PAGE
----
Donnerstag, 21. Januar 2016

Infrastructure As Code - Some Lessons Learned

I used the last days of 2015 to automate the installation of our C development environment. Here are some of the ingredients:
Due to this long list of required tools and plugins setting up our development environment is quite complex. After asking for some clarification on the right tool for the job I went for Vagrant.

10 days later the result was as expected. I am now able to say vagrant up and (if running for the first time) a basebox from an internal repository is downloaded and Vagrant is then running all the shell scripts I've written to install the above. This is called to provisioning step and takes place only once.

Coding the infrastructures I found my self dealing with some of the issues I only knew from ordinary coding so far.

External Dependencies

When installing software which was not provided in a nice repository (Oracle client and Eclipse ProC extension for example) I had to decide if the install scripts download some version of the software from the internet or if I should add a specific version to my Vagrant project and keep it.

I went for the latter. To reduce external dependencies (=download links at the Internet) I have the required archives and binaries locally under version control. If I want to update the software, I manually need to download the newer version and let it replace the older version.

Inside my scripts I always tried to use wildcards when it came down to file names. The goal was that a version update does not require an update of the provisioning shell scripts. A simple overwrite of the old version with the new version should do.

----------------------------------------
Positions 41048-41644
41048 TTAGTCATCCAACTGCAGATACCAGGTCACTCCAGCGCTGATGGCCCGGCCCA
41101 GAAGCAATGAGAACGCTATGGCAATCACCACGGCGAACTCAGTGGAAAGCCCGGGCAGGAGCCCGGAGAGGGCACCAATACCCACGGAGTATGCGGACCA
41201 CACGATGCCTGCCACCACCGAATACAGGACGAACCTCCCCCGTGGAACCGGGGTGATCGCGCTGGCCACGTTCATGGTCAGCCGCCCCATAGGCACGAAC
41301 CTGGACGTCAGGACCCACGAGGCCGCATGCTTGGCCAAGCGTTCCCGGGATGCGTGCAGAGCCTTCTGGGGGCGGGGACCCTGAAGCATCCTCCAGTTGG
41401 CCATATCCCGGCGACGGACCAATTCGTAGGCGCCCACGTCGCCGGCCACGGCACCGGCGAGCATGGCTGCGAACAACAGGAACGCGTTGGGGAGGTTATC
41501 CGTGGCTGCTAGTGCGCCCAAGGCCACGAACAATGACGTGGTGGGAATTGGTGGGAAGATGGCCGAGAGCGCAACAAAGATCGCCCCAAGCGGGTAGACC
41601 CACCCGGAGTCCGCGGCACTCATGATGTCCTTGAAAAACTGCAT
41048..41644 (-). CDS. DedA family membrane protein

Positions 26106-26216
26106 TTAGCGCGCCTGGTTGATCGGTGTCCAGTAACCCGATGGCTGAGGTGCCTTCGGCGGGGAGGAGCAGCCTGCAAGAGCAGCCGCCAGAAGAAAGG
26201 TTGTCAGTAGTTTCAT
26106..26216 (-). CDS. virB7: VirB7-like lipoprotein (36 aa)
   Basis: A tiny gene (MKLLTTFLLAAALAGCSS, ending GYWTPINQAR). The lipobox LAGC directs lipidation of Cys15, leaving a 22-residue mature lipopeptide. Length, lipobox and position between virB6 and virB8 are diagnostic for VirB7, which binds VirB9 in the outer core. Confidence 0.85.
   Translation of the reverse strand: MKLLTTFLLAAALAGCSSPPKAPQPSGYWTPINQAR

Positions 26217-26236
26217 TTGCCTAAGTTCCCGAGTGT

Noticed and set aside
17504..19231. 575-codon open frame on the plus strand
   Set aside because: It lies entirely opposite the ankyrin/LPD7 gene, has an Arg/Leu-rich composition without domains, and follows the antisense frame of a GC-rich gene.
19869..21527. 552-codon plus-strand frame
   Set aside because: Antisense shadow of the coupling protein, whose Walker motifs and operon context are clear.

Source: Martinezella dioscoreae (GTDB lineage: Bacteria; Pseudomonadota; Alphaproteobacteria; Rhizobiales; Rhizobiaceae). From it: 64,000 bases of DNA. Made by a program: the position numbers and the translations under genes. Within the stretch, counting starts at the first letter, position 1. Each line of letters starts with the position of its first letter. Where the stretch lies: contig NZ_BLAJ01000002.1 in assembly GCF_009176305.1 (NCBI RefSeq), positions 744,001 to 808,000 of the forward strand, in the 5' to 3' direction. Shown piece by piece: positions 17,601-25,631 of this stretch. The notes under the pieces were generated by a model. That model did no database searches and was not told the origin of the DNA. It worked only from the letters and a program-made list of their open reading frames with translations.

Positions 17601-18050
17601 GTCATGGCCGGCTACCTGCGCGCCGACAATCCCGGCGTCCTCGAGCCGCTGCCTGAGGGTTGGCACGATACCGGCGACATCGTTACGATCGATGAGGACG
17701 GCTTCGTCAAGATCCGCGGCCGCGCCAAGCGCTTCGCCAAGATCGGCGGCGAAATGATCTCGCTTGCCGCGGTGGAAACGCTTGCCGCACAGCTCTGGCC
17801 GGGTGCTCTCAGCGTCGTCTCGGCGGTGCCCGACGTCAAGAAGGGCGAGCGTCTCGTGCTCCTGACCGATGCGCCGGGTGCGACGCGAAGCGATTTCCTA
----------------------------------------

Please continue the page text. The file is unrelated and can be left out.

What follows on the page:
tar xvzf ${ECLIPSE_PURE_SDK}

Feedback Loop

The general approach to codify my infrastructure setup was very similar to the way I usually go forward:
  1. write new code or correct existing code
  2. let it compile (optional, only required for compiled languages of course)
  3. execute
  4. find the error
  5. start from beginning
Translated into the world of Vagrant this is:
  1. write a new installation task or correct an erroneous existing one
  2. let Vagrant provision (=execute) the installation tasks
  3.  find the error in the installation tasks
  4. start from beginning
Particularly the second step, provisioning the Vagrant box was painfully slow. It took about 5-7 minutes to finish this step. Going forward in small incremental steps this means a lot of 5-7 minutes forced breaks.

This time I accepted these waiting times. For the next bigger infrastructure coding job I will definitely try out one of the configuration management tools (Ansible, Puppet, Chef...). All of them give me something really helpful I was lacking this time - idempotence:

... operations [...], that can be applied multiple times without changing the result beyond the initial application. (Wikipedia)

My imaginary updated Vagrant cycle would then look like this:
  1. write a new installation task or correct an erroneous existing one
  2. execute all installation tasks, only the new or updated once run
  3. find the error in the installation tasks
  4. start from beginning
This should save me a lot of time since here only the differences of the configuration tasks are executed.

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